Ham Radio - HF/VHF/UHF

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What Bands Are Usual Fixtures In Your Overland Rig

  • HF Bands + 6M

    Votes: 24 23.5%
  • 2M (VHF)

    Votes: 95 93.1%
  • 70CM (UHF)

    Votes: 78 76.5%
  • Other. (Describe in comment)

    Votes: 21 20.6%
  • None.

    Votes: 3 2.9%

  • Total voters
    102

TerryD

Rank VI
Member

Member III

3,402
Covington, Virginia, USA
First Name
Terry
Last Name
R
Member #

3710

Ham Callsign
KT4OZ
Ok. A local club puts on classes a couple times a year and they normally do one class of license at a time. Get your tech, make friends with people in the club and get at least a little active is always my advice. There is more to ham than just using a radio. Spending time using your gear and working with Elmers will make you an effective communicator and the tech you pick up could come in handy.

Our club does a weekly net and there are nightly nets on the club repeater other groups put on. We have a business meeting every month with a tech session and an activity night where people bring in projects and gear we use and play with.

Some stuff crosses hobbies. Things like wiring, solar setups, and remote operation can all cross between the two and improve your enjoyment of both hobbies.
 
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KD7WCD

Rank V
Founder 500
Member

Member III

2,298
Tempe, AZ, USA
First Name
Jayson
Last Name
Adamsen
Member #

399

Ham Callsign
KD7WCD
I use HF/VHF/UHF in my rig. I have the Yaesu FT-817ND and a FTM-100D.

I use the HF side of the radio for Winlink operations.

In case you don't know what Winlink is. It is a way to send email using just your computer and radio. I love being able to send emails to my friends when I am on the trail. No internet needed!

If you want more information on Winlink just let me know.

Skip
Can you receive emails as well?

Sent from my "Smart Phone"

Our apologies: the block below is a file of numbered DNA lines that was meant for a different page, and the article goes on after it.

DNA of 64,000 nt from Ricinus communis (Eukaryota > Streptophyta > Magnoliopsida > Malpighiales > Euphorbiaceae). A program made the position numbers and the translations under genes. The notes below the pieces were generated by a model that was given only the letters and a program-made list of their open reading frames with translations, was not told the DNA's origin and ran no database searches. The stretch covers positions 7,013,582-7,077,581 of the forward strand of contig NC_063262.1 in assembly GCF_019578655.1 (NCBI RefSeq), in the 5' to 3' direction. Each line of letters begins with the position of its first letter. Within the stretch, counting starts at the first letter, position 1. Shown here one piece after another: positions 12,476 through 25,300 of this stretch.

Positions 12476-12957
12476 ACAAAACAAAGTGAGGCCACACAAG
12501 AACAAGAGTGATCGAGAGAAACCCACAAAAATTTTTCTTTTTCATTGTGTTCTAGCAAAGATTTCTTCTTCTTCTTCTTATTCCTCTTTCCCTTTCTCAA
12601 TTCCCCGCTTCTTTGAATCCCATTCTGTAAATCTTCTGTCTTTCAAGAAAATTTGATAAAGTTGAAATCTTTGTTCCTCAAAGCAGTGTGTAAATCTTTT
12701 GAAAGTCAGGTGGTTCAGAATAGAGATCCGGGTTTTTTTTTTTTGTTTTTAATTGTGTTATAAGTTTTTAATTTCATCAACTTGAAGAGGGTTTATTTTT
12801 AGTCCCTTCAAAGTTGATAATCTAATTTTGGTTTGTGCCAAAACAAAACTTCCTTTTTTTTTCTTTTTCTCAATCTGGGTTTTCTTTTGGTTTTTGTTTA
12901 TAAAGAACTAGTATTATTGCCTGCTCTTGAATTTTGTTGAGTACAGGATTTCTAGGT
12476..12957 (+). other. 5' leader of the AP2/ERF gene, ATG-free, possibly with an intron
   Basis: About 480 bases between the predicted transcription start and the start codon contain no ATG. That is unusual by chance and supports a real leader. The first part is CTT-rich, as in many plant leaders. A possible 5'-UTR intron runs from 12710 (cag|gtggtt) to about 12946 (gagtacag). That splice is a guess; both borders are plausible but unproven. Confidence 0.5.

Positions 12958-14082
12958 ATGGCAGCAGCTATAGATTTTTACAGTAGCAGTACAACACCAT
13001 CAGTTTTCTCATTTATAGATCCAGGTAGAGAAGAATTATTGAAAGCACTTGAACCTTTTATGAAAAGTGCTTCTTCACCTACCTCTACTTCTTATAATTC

TerryD

Rank VI
Member

Member III

3,402
Covington, Virginia, USA
First Name
Terry
Last Name
R
Member #

3710

Ham Callsign
KT4OZ
Can you receive emails as well?

Sent from my "Smart Phone"
Yes you can! Just no big attachments like pictures or big files on HF. The connection time is too long. You can send and receive bigger files on vhf/UHF packet where you can use higher baud though. But for a simple check in, HF does a fine job. We have a weekly HF net in Virginia for winlink and our local club has played with it some on vhf packet and even some BBHN/AREDN.
 
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KD7WCD

Rank V
Founder 500
Member

Member III

2,298
Tempe, AZ, USA
First Name
Jayson
Last Name
Adamsen
Member #

399

Ham Callsign
KD7WCD
Cool.

I have been thinking of playing with some of the digital forms of ham communication. Maybe you or someone can start sept thread about what is involved in setting up a system for this.

For work I often use a private weather forecast service for specific location and events. I also volunteered to help with radio support for endurance races in remote locations (No cell service [emoji3][emoji106]). Some times we are in these locations for multiple days. Would love to find a way to push the forcast out to these locations.